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MBAH Kennel License # MN140200

Adoptable Pets

  • Statement on Suspected Twin Cities Canine Influenza Outbreak

    Dated: April 7, 2023

    We want to take a moment to talk a little about a suspected canine influenza outbreak in the Twin Cities metro area. More than 200 cases are suspected (with possibly more that are not reported yet), and multiple animal shelters are under an extended quarantine to stop the spread and treat the sick dogs.

    Fortunately, most dogs recover with appropriate treatment, and there is a vaccine to help prevent infection. Unfortunately, the vaccine is difficult to come by right now.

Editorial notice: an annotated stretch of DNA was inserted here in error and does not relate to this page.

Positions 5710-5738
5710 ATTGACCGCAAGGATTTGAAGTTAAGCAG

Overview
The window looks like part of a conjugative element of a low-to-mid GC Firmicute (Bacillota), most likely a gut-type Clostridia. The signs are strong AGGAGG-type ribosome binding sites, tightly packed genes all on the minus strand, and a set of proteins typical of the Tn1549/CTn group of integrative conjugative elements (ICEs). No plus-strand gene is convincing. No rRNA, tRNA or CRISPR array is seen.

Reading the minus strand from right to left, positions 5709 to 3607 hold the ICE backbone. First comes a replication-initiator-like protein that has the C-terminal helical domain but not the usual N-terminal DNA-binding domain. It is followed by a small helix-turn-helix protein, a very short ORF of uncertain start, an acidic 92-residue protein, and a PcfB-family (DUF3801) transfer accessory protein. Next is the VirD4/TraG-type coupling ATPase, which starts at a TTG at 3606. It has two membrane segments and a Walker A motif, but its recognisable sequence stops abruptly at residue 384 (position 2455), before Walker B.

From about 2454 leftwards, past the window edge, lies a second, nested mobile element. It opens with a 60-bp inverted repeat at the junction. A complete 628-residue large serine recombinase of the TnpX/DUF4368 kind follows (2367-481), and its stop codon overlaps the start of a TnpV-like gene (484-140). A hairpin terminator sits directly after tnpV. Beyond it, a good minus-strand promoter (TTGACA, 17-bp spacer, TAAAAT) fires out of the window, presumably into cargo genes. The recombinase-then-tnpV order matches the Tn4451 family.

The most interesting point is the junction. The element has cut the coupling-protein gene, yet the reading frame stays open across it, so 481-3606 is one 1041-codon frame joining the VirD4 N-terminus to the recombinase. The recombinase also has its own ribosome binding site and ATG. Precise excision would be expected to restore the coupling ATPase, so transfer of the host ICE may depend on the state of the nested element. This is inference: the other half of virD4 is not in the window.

We have no reason to believe TCHS dogs have been exposed at this time, but we are taking precautions to keep everyone healthy and safe. Some of those precautions include emphasizing our already diligent cleaning and sanitizing protocols, being selective about intakes from certain geographical areas, and looking into acquiring vaccines.

    Symptoms of the virus are the typical “kennel cough” symptoms: coughing, sneezing, nasal and ocular discharge, and possibly progressing to more serious illness. If your dog exhibits any symptoms, keep them isolated and away from other dogs (it does not readily spread to humans or other species), and call your veterinarian for guidance.

    If your dog is not vaccinated, use caution when doing social activities where they are exposed to other dogs. Dog parks, pet stores, or other places they may be exposed to other dogs are potential risks. Unfortunately, infected dogs can spread the virus before they show symptoms. Again, discuss any concerns you may have with your veterinarian.